By Dave Erler
I am fortunate to be able to walk out my front door and within five minutes, get to the three spots that offer excellent viewing opportunities. The first is along a stretch of a good-sized brook where I built a bridge, another is at an old millpond, and the third is from a 40-foot cliff overlooking a beaver pond. Being a morning person, I usually spend a half hour to an hour every morning checking those spots. If I am lucky I might see an otter once every two weeks during the warmer months, but come late fall and winter I can almost count on seeing at least one otter every week.
Why do we see otters more in the winter? I think there are several reasons. The ice limits where otters can pull out of the water, which they need to do periodically to rest, shake their fur out, or eat something too large to handle in the water. Open water along streams and especially where ice has formed shelves along the edges are good places to see otters, as are areas just below and above beaver dams. With the white winter background, they stand out on as opposed to the summer when they quickly disappear in the vegetation.
Another reason has to do with what they eat. The carnivorous diet of otters includes fish, crawfish, frogs, tadpoles, and occasionally birds and small mammals, including muskrats and young beavers. By checking the scat that otters leave in latrine sites on land close to shore I find clues about what they eat. Most of the scat or spoor I check shows evidence of fish scales and crawfish legs. In the summer, when I have seen otters eating, they consume small fish and tadpoles quickly as they surface in the water. In the winter, I see otters on top of the ice eating larger fish, larger frogs, and occasionally turtles. The ice-cold water causes some fish to slow their metabolism, making it easier to catch them. Frogs and turtles are dormant and buried in the mud during the winter; the otters excavate them from the bottom while they hibernate. Several times, using a long fallen branch, I retrieved painted turtles that otters left on the ice. I know the otters have to eat to live, but I have to admit that I feel a little sorry for the turtles. When otters pull painted turtles out of the water, the turtles are tight in their shells, but otters are still able to chew off the legs, tail, and sometimes the head, leaving the rest of the turtle with only teeth marks on the shell. Because the painted turtles are in a state of hibernation, they might not have much feeling, but those that still have their heads are no doubt alive. In cases where I find those painted turtles with heads intact, I put them back in the water, but I doubt very much that they survive. Without legs, these turtles have virtually no chance to swim or to burrow into the mud. I did find one large snapping turtle that an otter had caught. Because snapping turtles have a very small plastron (bottom shell), the otter was able to eat most of it.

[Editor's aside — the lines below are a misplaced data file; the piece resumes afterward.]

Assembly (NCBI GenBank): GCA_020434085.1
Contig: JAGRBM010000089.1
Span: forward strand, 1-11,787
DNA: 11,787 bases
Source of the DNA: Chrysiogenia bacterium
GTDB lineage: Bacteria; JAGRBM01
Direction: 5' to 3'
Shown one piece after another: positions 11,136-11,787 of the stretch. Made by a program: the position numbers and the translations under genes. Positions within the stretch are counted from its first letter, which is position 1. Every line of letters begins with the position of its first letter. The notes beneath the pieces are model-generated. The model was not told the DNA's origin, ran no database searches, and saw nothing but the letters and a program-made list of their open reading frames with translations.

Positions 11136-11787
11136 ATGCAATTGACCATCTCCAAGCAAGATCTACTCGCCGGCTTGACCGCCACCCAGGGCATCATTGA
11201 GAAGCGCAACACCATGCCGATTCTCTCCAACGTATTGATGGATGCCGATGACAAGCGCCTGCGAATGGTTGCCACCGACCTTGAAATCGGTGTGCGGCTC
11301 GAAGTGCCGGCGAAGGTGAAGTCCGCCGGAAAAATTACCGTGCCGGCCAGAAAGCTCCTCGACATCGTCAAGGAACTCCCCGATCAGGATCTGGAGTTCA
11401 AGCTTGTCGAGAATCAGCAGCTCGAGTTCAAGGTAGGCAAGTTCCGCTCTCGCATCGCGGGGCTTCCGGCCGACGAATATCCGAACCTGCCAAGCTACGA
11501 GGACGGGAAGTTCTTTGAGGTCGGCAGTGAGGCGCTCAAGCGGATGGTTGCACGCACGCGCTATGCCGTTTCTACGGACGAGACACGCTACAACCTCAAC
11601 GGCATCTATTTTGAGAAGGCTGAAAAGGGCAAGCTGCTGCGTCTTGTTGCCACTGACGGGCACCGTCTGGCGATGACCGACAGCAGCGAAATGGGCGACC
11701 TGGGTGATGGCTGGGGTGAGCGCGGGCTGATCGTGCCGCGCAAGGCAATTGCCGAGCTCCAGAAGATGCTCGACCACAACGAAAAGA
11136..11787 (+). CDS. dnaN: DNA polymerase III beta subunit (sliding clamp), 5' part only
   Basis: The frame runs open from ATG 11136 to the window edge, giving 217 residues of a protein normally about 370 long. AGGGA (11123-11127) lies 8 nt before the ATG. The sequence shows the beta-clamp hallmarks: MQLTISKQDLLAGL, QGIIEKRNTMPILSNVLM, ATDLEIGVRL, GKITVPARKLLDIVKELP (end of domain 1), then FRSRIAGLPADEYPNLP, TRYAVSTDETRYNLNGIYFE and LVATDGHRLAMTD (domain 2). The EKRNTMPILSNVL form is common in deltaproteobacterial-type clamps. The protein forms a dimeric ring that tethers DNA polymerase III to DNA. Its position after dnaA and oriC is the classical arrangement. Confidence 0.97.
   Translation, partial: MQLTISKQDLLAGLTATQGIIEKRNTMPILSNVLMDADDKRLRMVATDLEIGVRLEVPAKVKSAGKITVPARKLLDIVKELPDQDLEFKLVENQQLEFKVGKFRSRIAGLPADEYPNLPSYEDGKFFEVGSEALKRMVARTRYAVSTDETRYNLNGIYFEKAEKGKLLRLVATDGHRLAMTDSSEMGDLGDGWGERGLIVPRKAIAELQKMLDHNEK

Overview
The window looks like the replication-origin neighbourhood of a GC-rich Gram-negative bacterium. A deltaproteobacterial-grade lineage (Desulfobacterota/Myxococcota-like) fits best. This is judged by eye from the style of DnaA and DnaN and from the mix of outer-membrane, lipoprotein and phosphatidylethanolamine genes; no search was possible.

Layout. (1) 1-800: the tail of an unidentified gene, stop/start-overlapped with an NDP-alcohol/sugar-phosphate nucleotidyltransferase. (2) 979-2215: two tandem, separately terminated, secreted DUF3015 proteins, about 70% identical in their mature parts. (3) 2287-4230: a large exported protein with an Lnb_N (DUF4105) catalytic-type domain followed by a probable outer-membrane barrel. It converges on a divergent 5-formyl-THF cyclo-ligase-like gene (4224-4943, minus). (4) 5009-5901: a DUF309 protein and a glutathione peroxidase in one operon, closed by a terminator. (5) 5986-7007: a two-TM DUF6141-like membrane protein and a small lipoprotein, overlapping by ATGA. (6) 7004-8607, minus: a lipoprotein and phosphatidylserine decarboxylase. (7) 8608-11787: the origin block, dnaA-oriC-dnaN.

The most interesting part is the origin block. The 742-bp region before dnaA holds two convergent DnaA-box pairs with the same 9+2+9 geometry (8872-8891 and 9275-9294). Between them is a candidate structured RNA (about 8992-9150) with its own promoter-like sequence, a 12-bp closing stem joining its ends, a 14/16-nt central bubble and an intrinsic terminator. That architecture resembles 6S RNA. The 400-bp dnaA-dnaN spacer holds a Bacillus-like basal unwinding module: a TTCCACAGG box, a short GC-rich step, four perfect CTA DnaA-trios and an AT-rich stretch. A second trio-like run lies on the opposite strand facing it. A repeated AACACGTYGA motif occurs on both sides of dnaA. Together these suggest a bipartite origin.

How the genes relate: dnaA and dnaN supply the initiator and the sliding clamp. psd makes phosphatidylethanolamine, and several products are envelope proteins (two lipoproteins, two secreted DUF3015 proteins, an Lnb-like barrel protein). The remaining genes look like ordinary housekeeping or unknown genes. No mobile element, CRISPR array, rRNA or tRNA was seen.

If you want to see a wild otter, keep checking those places where open water meets the ice. You might get a chance to watch an otter, an experience you’ll long remember. And, if you can’t wait to see an otter in the wild this winter, make a reservation to check on the Science Center’s otter exhibit on one of our weekend “Wild Winter Walks.” Good luck otter watching.